A “shot” at life

As a student of public health, I often ponder over health inequity and how these barriers can be reduced. Even before the pandemic, the world experienced health inequity due to many reasons, including lack of financial resources, inadequate health infrastructure, lack of education, and existing racism in our communities. The COVID-19 pandemic has worsened many of these conditions.
One example of this is with global childhood immunization. Per UNICEF, the world has seen the largest sustained decline in childhood vaccinations in approximately 30 years with 25 million children missing routine vaccination in 2021 alone. This is not to forget the recent detections of polio in London and New York, which has alarmed the world and reminded us that an outbreak anywhere is a threat everywhere.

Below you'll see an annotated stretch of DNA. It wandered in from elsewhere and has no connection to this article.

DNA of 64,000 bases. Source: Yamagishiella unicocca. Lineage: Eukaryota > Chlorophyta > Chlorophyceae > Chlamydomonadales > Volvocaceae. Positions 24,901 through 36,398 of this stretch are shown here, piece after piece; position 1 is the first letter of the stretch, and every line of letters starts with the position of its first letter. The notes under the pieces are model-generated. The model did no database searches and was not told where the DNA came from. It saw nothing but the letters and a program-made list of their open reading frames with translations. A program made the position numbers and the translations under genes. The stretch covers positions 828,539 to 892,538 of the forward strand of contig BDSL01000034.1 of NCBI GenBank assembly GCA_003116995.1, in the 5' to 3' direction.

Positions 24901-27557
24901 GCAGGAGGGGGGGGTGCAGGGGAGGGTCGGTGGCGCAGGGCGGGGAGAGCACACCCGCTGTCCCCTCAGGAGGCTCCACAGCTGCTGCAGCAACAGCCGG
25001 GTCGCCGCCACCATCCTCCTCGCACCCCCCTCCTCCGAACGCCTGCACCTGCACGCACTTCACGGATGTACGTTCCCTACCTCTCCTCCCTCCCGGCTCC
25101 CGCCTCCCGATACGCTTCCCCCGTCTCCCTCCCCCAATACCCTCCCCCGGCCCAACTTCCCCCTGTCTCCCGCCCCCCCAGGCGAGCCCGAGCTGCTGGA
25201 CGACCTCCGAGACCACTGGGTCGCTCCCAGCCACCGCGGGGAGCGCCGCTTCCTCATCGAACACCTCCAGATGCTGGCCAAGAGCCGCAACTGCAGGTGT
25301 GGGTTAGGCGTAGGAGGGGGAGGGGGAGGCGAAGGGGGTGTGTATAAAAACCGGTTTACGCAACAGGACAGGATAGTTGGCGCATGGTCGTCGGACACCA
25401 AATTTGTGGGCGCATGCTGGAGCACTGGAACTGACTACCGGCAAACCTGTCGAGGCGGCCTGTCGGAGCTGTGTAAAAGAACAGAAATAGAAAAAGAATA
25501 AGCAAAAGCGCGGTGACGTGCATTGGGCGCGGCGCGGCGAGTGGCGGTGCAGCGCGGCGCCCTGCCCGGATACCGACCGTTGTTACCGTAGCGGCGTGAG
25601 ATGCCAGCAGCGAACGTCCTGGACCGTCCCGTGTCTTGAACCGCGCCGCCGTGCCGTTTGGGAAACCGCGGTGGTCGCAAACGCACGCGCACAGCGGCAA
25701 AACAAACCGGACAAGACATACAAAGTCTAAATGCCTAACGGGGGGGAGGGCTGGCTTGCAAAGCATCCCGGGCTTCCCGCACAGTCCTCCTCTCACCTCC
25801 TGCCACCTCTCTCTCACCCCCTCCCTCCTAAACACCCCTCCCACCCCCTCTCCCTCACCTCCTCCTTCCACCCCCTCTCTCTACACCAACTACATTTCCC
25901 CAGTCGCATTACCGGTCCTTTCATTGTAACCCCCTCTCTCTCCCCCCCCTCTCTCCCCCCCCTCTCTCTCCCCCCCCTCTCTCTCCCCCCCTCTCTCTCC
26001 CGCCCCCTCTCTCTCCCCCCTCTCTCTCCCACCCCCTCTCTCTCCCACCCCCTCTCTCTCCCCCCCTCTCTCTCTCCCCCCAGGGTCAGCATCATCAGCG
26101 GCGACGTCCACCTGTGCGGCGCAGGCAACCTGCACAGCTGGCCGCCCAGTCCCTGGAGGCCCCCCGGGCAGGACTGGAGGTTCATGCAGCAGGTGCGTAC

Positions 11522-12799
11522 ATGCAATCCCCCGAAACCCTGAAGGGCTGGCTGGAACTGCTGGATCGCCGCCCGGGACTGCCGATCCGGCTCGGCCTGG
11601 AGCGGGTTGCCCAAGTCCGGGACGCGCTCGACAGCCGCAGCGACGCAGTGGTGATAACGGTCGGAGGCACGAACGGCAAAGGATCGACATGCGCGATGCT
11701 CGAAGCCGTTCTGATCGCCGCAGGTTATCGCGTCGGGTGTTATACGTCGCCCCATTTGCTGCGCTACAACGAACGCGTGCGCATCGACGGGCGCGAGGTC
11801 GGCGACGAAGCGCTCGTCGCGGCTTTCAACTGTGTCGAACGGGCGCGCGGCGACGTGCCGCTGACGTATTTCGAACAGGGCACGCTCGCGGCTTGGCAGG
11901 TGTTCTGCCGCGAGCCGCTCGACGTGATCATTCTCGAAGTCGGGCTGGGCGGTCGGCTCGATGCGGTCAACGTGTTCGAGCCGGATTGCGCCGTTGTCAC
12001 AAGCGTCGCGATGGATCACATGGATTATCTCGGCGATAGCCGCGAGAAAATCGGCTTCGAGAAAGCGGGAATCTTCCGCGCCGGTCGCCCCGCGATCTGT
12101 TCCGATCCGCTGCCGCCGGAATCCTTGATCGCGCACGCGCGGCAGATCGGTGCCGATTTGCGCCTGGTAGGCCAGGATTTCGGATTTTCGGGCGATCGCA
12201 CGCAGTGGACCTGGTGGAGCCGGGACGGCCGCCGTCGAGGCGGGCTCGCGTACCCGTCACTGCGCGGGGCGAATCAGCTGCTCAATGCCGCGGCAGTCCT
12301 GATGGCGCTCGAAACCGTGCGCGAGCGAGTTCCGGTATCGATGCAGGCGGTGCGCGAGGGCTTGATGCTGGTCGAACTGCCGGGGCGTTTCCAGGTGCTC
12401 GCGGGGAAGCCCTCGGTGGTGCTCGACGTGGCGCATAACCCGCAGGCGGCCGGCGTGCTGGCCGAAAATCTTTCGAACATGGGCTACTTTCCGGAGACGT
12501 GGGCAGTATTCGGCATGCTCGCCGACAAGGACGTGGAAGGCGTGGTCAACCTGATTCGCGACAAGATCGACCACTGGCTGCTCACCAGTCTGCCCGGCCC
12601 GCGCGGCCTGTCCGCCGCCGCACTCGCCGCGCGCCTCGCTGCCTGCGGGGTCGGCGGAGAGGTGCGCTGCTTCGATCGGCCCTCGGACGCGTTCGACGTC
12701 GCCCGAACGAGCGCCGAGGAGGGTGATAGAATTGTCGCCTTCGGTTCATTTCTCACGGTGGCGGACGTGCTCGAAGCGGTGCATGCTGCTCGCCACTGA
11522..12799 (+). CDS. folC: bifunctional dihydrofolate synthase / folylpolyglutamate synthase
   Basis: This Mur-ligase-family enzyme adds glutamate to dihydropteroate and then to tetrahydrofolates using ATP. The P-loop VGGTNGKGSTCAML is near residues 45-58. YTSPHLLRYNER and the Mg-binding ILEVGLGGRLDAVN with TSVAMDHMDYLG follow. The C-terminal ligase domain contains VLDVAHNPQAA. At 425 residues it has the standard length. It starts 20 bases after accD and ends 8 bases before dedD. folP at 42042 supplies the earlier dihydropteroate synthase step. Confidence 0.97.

Children who do not have access to vaccinations are more likely to get sick and die from infectious diseases, like rotavirus, measles, pneumonia, and polio. Per a CDC report, the global immunization coverage dropped down to 81% in 2021, which is the lowest rate in over the decade. 18 million “zero-dose” children did not receive any vaccines –– the highest reported number since 2005. Vaccination is crucial and as we end World Immunization Week (April 24-30), I urge you to contact Sens. Richard Blumenthal(D-Conn.) and Christopher Murphy (D-Conn.) and Rep. Rosa DeLauro (D-Conn.) to ask them to fully fund global vaccination programs. Join the call, vaccines for al